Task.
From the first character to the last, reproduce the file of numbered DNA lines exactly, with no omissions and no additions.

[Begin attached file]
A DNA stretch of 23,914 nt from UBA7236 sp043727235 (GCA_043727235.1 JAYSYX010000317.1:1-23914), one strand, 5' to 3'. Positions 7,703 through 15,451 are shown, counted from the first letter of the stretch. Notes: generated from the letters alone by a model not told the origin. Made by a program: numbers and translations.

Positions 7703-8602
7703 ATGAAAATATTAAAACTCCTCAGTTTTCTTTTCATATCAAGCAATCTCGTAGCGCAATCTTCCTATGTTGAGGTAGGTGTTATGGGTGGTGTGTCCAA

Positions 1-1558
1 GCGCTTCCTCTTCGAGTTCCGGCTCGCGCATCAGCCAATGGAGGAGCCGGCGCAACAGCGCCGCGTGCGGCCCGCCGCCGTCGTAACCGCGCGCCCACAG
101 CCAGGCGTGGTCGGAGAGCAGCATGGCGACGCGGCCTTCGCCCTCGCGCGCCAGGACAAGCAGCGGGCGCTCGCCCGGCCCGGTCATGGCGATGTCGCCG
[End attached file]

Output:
A DNA stretch of 23,914 nt from UBA7236 sp043727235 (GCA_043727235.1 JAYSYX010000317.1:1-23914), one strand, 5' to 3'. Positions 7,703 through 15,451 are shown, counted from the first letter of the stretch. Notes: generated from the letters alone by a model not told the origin. Made by a program: numbers and translations.

Positions 7703-8602
7703 ATGAAAATATTAAAACTCCTCAGTTTTCTTTTCATATCAAGCAATCTCGTAGCGCAATCTTCCTATGTTGAGGTAGGTGTTATGGGTGGTGTGTCCAA

Positions 1-1558
1 GCGCTTCCTCTTCGAGTTCCGGCTCGCGCATCAGCCAATGGAGGAGCCGGCGCAACAGCGCCGCGTGCGGCCCGCCGCCGTCGTAACCGCGCGCCCACAG
101 CCAGGCGTGGTCGGAGAGCAGCATGGCGACGCGGCCTTCGCCCTCGCGCGCCAGGACAAGCAGCGGGCGCTCGCCCGGCCCGGTCATGGCGATGTCGCCG